Over the years I've come across various new open source projects that seem awesome at first glance, but on further investigation leave me with a bitter taste in my mouth. This is not because they use PHP (which is my pet hate, and ghastly in its own right), but rather because I am unable to use them because of the technology choices they made.

One of the systems I looked at recently was built on the .NET framework, which put an immediate damper on it. You see, I don't use Windows anywhere, and the main prerequisite of the .NET framework is Windows, so I cannot run it on my platform of choice, which is Linux.

By choosing to build their software on a proprietary stack they actually denied me the freedom to run the software on my platform of choice. I don't know about you, but that sounds counter to the freedoms that open source is all about to me.

This thinking holds both ways though. If you're building any software that is something more than an operating system, you really should be catering to as many options as possible. Building something for Linux only is also counter to open source, if it cannot easily be ported to other systems like Windows or OS X.

I have been through this myself, and I can tell you that it is much better on the open side of life. While I didn't start the OpenLP project, and so I initially didn't choose the technologies, I didn't help by being happy to continue with the status quo. You see, OpenLP was originally developed in Delphi, a Windows-only development environment. It was great for getting something out quickly, but it severely limited the amount of help we got. Eventually I was the only developer, with a few dedicated testers. The reality was that Delphi was a dead-end choice with the Windows platform losing popularity, Delphi itself heading off into obscurity, and no interested developers to speak of.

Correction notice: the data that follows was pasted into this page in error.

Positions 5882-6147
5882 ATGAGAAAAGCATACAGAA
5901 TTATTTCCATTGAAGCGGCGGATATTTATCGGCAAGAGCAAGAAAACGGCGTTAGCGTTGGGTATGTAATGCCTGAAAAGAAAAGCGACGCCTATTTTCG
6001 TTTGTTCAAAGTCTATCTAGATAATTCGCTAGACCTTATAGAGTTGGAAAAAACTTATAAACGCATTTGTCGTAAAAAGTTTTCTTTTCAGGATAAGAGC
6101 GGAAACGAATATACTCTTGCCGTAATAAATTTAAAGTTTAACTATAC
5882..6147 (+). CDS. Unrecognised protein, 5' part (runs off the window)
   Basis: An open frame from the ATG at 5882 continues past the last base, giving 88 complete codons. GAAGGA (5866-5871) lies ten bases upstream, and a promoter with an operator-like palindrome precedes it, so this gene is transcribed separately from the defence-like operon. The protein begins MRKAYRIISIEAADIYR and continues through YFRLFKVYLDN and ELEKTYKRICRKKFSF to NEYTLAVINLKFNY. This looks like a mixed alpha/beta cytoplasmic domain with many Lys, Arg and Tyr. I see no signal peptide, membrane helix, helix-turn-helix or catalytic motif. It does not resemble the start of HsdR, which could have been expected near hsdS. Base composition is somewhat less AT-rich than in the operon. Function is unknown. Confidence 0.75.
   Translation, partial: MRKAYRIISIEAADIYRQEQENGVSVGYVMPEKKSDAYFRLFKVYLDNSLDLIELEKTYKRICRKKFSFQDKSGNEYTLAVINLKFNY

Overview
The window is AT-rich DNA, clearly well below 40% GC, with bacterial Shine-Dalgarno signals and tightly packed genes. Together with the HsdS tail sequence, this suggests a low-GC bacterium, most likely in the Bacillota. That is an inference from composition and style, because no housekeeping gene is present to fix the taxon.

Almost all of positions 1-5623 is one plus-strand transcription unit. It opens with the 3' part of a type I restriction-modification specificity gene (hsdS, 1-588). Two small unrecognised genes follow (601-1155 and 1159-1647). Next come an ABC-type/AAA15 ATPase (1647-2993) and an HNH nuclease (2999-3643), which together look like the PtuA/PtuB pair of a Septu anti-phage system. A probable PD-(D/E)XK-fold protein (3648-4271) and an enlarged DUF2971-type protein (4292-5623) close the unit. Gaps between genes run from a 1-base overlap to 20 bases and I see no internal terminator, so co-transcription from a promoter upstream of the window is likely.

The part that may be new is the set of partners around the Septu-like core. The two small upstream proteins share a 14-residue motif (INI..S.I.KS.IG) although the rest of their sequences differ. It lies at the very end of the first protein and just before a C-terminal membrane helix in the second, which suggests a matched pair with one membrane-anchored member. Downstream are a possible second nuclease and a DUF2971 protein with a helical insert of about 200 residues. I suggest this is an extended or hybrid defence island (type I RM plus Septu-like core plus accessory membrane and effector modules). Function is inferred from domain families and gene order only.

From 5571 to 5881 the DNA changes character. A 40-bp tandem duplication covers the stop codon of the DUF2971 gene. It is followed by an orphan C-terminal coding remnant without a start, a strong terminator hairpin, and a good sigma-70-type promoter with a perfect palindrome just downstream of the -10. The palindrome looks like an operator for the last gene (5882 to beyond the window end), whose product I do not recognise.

After I had released version 1.0 I had various glorious ideas of fixing everything that was wrong with 1.0 in a 2.0 release, still built in Delphi. The reality was that while I now had a fellow developer (thank you Lord for Derek!), it was still going to take forever to produce a cross-platform version as long a I held onto the current platform.

As I started talking more and more of a new cross platform version, the news started garnering attention from various developers who were interested in contributing toward the cross platform version. In the 3 years prior to this, the Delphi version had never managed to gain the same level of attention. It had become apparent to me over the years that the number of interested developers was definitely in relation to the openness of the underlying technologies - the more open the technologies, the more developer interest it garnered.

After discussions with the couple of folks who were interested in helping out, I decided to scrap the Delphi version and just hop directly to an open platform for version 2.0. That was hands down the best decision I ever made for OpenLP. While developers have come and gone over the years, using an open platform has meant that anyone who wishes join can do so easily, no matter their operating system of choice, and this has directly impacted the project in a positive way. Now OpenLP can boast to being only real cross platform church worship software, supporting more platforms than any other software in the same category.

By employing an open set of technologies for your open source project, not only do you give your potential users the freedom to run your software on their platform of choice but you also directly benefit your project with development resources and a longevity that you don't get with a proprietary platform.


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